What’s the deal with eggs? One day we read they are good for us because they have tons of vitamins and nutrients. Another day we read they are bad for us because they are high in cholesterol. Which one is it?
We let me break it down for you.
Below is the nutritional facts for an egg according to the Egg Nutrition Center a branch of the American Egg board. (Yes, there really is an American Egg board.) They gather scientific data about eggs that come from factory farms of larger than 75,000 laying hens.
After learning the proper way to read food labels, it is clear that there is so much information a food label leaves out.
A few things pop out to the naked eye when viewing the food label above. The amount of cholesterol can scare anyone away at first glance. One egg makes up for 62% of our daily cholesterol intake. Yikes! Well, it’s not really that scary when you look at the facts. It may come as a surprise to learn, dietary cholesterol doesn’t usually increase a person’s overall cholesterol. According to the University of California Berkeley, dietary cholesterol increases both HDL and LDL levels. Therefore, it does not change the overall ratio of HDL to LDL and does not increase a person’s chance of adverse side effects.
The number of vitamins and minerals found in eggs is even more interesting than the amount of cholesterol. According to the food label above, eggs provide the follow vitamins and minerals: vitamin A, vitamin B6, vitamin B12, vitamin D, calcium, riboflavin, folate, phosphorous, iron, and zinc. In addition, Harvard’s School of Public Health reports vitamin B12, vitamin D, riboflavin, and folate are found in eggs as well. They all help to reduce heart disease.The National Nutrient Database, eggs also shows eggs having magnesium, potassium, sodium, thiamine, niacin, vitamin D2, vitamin D3, vitamin E, and vitamin K. Trying to find data about how these vitamins, minerals, proteins and fats all work together would be very difficult. Instead, we can look at the benefits of each item separately.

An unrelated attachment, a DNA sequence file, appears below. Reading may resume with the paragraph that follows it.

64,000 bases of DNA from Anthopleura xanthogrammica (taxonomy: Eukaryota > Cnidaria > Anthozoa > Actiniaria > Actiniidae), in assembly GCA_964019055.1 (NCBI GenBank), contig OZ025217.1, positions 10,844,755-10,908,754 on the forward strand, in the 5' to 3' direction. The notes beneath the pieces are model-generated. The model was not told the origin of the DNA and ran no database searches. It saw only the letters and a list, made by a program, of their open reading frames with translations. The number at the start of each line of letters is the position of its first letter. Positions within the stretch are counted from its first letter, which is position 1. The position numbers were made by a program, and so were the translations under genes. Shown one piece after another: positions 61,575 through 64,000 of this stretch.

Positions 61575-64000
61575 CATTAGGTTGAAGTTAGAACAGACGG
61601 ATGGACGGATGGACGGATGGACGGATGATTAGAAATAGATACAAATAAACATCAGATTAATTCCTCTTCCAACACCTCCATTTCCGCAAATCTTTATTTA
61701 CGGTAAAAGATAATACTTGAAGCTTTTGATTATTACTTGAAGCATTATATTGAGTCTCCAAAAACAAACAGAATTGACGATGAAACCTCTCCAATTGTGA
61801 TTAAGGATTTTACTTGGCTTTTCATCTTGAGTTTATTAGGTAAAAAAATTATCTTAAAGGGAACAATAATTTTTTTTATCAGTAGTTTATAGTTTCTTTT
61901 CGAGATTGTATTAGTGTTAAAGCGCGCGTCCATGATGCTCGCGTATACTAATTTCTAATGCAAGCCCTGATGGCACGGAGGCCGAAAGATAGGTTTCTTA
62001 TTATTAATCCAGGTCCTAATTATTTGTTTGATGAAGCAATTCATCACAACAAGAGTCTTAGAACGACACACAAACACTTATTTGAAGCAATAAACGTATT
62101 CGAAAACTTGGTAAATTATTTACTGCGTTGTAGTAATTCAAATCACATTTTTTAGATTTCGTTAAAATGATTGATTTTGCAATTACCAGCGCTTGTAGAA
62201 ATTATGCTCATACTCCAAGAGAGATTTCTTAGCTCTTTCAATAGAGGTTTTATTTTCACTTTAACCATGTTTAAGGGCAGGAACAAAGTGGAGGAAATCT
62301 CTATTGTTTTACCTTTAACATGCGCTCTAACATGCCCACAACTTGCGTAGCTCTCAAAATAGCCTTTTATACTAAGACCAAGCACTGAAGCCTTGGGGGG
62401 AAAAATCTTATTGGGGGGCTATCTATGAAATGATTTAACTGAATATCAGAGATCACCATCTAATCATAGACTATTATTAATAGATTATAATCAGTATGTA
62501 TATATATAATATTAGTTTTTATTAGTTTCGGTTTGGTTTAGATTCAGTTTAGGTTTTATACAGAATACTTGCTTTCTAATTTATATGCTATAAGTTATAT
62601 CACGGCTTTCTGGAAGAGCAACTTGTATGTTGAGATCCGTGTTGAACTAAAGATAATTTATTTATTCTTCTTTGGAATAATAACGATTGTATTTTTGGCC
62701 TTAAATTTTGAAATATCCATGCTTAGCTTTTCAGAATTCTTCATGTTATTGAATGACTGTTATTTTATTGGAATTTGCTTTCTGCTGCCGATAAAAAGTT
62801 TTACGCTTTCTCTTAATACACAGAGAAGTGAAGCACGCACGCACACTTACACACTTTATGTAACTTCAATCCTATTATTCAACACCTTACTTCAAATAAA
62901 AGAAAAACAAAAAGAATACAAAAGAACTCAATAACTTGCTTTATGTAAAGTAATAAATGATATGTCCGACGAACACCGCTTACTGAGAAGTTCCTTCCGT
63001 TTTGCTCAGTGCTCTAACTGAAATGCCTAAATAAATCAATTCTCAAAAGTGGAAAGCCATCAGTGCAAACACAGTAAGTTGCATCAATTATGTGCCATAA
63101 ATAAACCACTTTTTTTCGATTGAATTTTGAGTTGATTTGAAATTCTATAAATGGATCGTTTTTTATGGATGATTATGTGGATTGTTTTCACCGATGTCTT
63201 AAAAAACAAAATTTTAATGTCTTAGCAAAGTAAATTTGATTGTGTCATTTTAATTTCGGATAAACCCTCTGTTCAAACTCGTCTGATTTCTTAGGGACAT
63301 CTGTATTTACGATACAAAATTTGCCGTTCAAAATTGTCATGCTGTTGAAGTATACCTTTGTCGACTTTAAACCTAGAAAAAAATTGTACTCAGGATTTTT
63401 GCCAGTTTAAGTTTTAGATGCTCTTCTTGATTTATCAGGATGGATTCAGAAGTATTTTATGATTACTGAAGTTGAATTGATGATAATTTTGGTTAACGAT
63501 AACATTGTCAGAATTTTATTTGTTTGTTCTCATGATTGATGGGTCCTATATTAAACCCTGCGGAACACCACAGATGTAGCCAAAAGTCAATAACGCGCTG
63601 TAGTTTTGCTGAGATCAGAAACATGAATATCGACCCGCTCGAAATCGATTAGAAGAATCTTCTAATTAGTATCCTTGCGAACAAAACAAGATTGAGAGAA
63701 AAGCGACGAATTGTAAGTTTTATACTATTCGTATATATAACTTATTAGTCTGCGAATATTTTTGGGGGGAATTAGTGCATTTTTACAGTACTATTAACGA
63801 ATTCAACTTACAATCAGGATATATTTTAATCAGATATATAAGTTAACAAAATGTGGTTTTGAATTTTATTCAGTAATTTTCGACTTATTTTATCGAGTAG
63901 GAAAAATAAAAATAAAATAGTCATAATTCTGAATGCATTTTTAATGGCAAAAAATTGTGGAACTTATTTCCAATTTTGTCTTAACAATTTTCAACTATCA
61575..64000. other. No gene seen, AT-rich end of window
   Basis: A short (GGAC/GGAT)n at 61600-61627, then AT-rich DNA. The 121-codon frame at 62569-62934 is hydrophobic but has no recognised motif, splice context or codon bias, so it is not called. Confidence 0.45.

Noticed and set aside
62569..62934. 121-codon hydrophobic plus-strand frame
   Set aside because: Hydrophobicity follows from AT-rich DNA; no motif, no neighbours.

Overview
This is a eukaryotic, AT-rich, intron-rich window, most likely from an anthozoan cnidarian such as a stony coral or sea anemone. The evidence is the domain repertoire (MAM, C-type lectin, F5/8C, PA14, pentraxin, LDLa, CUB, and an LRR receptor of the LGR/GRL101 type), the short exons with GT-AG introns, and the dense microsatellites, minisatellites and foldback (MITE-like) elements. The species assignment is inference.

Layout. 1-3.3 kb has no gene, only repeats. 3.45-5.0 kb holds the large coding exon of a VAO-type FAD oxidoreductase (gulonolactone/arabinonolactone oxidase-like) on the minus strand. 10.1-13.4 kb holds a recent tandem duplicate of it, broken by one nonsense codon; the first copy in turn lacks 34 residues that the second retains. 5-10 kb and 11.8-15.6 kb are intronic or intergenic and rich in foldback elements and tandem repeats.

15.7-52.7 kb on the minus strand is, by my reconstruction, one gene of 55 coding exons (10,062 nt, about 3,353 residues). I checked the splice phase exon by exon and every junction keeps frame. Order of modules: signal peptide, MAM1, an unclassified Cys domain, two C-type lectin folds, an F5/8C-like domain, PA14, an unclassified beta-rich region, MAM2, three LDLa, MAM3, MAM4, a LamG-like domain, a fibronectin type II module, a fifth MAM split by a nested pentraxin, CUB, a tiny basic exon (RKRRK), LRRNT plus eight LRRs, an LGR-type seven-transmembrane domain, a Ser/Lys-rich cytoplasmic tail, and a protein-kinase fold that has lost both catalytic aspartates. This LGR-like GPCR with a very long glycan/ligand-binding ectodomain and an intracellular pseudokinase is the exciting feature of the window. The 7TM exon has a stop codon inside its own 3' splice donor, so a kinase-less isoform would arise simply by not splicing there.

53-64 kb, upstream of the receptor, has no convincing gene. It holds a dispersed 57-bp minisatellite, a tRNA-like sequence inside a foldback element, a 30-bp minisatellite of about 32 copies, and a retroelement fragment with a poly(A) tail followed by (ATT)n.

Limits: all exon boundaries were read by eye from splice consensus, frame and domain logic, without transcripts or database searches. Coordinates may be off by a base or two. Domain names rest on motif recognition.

Vitamin A protects eye health, supports the immune system, fights inflammation, supports skin and cell growth, as well as help to prevent cancer. Read this to learn more about vitamin A.
Vitamin B6 helps the brain to communicate with nerve cells. It also helps the metabolism run smoothly and aids in immune support. To find out more about vitamin B6 check out Dr. Weil’s website.
Vitamin B12 helps to maintain energy levels, heart health, and nervous system function. It aids in healthy digestion as well as, skin and hair. Vitamin B12 is needed for a healthy pregnancy. It prevents anemia, boosts moods and may help to prevent cancer. If you would like to learn more about vitamin B12 check it out here.
Vitamin D lowers blood pressure and reduces the risk of diabetes. It also lowers your chances of a heart attack, multiple sclerosis, and rheumatoid arthritis. There are risks to having low levels of vitamin D that you can find on WebMD.
Vitamins D2 & D3 helps brain function, supports the immune system, helps to maintain a healthy body weight and aids in lung function as well as bone and joint health. Here is more information about vitamins D2 and D3.
Vitamin E benefits bones, muscles, and heart function. It also helps support the immune system, brain function, and diabetes-related damages. Dr. Weil has more about vitamin E.
Vitamin K is also known as the blood-clotting vitamin. It helps heal wounds but it also is important for bone health. LiveScience goes into more detail about vitamin K’s sources and benefits.
Calcium strengthens bones, prevents obesity, protects the heart muscles, prevents colon cancer and kidney stones. It is also known to ensure a healthy alkaline level, prevent premenstrual depression and maintain healthy teeth and gums. Learn more at OrganicFacts.
Riboflavin is another B vitamin. It boosts mineral absorption, protects the digestive tract, supports the immune system, protects the nervous system, helps in red blood cells and regulates thyroid activity. Learn more here.
Folate supports normal fetal development, promotes sperm viability, great for the heart, reduces the risk of stroke, encourages normal cholesterol levels, help colon health and macular health. GlobelHealingCenter has more details about folate.
Phosphorous helps detox the body, promotes bone health, aids the metabolism, improves digestion, helps dental health, improves cognitive function and is important for growth and development. Dr. Axe has a good page about phosphorous.